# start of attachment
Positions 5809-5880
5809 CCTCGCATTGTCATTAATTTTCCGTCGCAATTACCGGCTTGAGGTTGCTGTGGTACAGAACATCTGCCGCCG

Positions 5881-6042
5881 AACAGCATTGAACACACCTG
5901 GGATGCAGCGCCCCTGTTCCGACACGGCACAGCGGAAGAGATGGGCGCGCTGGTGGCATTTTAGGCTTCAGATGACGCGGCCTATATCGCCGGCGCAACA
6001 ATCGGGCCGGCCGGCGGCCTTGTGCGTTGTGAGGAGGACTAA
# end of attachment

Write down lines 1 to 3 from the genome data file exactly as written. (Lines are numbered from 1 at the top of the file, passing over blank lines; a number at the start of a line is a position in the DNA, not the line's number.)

Positions 5809-5880
5809 CCTCGCATTGTCATTAATTTTCCGTCGCAATTACCGGCTTGAGGTTGCTGTGGTACAGAACATCTGCCGCCG

Positions 5881-6042